If you followed triathlon in South Africa in the 90s and into the 2000s, you definitely would have spotted Dominique Donner-Rodd. Not only was she was one of the leading female triathletes in the country, but her stunning looks also saw her grace many magazine covers. Today she is retired from competitive triathlon, but is still involved in sport as a swimming coach as well as Project Manager for the Princess Charlene of Monaco Foundation in South Africa, which will see her taking on another big swimming challenge this February. – BY RACHEL PIENAAR
Last year at the a’Quelle Midmar Mile event in KwaZulu-Natal, a group of 20 swimmers pledged to swim eight miles each to raise awareness and funds for the Princess Charlene of Monaco Foundation. Created by former South African Olympic swimmer and now Princess, Charlene Wittstock, the Foundation works to promote water safety and drowning-prevention education for children and their families, because drowning is a leading cause of unnatural deaths in children. One of the swimmers in the group was former SA triathlon champion Dominique Donner-Rodd, who has been friends with the Princess since 1996 and now heads up the South African chapter of her foundation, based in Ballito in KZN.
As a former competitive swimmer, a swim coach and a mother, Dominique is passionate about this cause, and says “I will be swimming eight miles again this year, along with 27 other amazing swimmers who will each be raising funds for the Foundation to continue its mission of promoting and providing water safety education and learn-to-swim opportunities for the children of South Africa. The Foundation is honoured and privileged to be a beneficiary of the 2017 a’Quelle Midmar 8 Mile Charity Club once again, and the money raised will be used to fund our ongoing learn-to-swim programmes. I’m really looking forward to the challenge, which I have trained hard for.”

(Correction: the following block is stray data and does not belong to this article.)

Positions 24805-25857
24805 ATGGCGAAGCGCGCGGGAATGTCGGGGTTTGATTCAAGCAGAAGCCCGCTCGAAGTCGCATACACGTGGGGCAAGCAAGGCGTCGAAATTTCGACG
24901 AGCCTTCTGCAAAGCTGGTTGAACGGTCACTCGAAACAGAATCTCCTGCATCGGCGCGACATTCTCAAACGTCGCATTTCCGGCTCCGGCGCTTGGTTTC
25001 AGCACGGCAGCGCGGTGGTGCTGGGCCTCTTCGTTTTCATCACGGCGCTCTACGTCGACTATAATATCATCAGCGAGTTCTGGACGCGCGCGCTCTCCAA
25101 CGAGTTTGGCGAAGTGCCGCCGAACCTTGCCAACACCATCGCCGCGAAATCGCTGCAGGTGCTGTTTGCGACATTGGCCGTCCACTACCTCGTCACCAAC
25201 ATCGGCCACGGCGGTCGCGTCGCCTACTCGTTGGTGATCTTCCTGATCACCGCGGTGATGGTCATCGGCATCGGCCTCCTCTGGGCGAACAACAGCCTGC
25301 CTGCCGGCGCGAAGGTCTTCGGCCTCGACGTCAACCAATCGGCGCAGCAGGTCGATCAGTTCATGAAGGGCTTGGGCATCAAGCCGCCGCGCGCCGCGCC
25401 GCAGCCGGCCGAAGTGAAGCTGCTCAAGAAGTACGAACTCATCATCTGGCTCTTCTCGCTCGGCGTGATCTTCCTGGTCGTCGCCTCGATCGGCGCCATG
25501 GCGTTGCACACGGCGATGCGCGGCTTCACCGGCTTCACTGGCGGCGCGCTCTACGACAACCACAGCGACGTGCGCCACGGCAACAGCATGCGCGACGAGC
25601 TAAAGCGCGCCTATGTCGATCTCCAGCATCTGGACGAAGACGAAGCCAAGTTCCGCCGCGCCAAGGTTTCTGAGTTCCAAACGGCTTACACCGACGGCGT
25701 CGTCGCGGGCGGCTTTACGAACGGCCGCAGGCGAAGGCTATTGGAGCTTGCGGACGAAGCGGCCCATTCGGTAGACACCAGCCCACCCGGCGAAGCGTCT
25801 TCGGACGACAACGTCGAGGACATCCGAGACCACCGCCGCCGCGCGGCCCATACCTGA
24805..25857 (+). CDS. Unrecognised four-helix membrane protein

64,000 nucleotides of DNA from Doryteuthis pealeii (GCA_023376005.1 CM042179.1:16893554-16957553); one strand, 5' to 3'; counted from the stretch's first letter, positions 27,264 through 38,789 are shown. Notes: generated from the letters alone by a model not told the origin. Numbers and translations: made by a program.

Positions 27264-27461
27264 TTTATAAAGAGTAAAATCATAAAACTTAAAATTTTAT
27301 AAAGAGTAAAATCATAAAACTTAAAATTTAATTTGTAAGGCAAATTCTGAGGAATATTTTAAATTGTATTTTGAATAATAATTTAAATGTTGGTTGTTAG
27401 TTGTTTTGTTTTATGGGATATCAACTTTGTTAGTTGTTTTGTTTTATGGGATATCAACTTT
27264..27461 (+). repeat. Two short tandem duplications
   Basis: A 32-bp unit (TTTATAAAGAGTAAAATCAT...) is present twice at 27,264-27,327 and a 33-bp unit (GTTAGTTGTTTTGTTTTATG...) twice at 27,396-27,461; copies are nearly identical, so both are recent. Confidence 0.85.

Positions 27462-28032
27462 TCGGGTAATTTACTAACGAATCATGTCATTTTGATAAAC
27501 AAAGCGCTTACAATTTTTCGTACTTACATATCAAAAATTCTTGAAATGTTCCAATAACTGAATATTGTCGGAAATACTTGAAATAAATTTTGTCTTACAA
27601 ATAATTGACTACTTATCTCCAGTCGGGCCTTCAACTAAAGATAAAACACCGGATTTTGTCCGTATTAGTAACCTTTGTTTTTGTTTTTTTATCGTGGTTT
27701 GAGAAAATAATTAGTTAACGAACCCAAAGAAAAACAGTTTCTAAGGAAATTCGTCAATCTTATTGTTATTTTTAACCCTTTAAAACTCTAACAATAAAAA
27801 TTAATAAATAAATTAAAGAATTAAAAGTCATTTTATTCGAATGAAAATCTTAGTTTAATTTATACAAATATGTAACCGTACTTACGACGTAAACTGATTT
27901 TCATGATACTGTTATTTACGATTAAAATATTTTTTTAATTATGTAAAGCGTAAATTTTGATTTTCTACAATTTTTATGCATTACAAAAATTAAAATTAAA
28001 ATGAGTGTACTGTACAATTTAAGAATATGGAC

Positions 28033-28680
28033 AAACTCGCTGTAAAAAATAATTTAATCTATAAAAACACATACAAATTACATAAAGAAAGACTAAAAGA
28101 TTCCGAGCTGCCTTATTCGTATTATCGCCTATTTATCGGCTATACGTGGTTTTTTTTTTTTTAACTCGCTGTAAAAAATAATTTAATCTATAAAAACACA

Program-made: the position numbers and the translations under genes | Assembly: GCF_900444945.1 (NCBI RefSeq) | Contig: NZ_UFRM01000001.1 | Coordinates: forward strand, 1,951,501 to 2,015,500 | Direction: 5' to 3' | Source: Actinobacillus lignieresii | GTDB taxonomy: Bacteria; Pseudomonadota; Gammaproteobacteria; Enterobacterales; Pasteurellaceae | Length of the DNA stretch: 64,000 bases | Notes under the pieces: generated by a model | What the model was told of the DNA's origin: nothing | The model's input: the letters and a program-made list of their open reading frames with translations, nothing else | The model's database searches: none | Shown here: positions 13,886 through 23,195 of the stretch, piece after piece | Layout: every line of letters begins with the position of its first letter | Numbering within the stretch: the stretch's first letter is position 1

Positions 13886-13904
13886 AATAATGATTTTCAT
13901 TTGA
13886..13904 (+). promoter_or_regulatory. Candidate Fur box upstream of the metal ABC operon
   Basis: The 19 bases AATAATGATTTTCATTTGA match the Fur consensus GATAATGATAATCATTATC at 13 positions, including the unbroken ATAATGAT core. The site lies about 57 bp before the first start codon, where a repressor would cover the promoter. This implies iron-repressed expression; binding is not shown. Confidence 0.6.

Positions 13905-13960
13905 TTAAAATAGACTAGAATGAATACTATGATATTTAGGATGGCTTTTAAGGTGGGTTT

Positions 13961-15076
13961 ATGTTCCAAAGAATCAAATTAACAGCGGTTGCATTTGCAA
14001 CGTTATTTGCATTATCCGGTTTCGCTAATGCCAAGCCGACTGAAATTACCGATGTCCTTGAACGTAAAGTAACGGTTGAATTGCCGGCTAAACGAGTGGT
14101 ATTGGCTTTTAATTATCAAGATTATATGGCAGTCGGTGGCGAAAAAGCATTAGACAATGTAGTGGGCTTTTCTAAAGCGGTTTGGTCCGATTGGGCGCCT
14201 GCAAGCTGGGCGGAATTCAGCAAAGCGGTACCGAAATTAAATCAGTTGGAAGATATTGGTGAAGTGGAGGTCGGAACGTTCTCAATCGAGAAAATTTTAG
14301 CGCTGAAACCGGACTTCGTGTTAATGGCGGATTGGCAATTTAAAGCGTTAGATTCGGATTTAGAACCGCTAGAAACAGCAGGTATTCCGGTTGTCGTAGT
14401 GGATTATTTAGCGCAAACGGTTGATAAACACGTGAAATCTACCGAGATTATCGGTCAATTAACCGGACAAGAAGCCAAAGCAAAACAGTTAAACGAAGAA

Growing up in Cape Town, Dominique showed great sporting ability from a young age. While at school she earned provincial colours in swimming, biathlon, life-saving, netball and squash, and went on to earn national junior colours in biathlon and swimming. Having already been introduced to multisport through biathlon, her next step was into the world of triathlon, but it was not the most auspicious start. “My triathlon career started in 1989 at the Constantia Health and Racquet Club with a sprint distance race consisting of a 100m pool swim, 20km bike and 5km run, and I was racing on a borrowed bike. I didn’t have a clue how the gears worked, and as a result had to walk up all the hills! I finished fourth-last overall, but I was hooked. My first inter-provincials were in Port Elizabeth in 1990 and I won the South African Junior title, then earned my first Protea colours for triathlon in 1992.”
That same year saw South African athletes allowed to compete on the world stage again following the end of the Apartheid era and removal of the sporting embargo against the country, and Dominique was selected as part of South Africa’s first team to go to the Triathlon World Champs, held in Canada. “It was my first taste of international competition and I was totally overwhelmed! I exited the swim in the top three, but was only 20th on the bike after transition! I was more like a spectator, in awe of the other athletes, and I finished 50th that day!”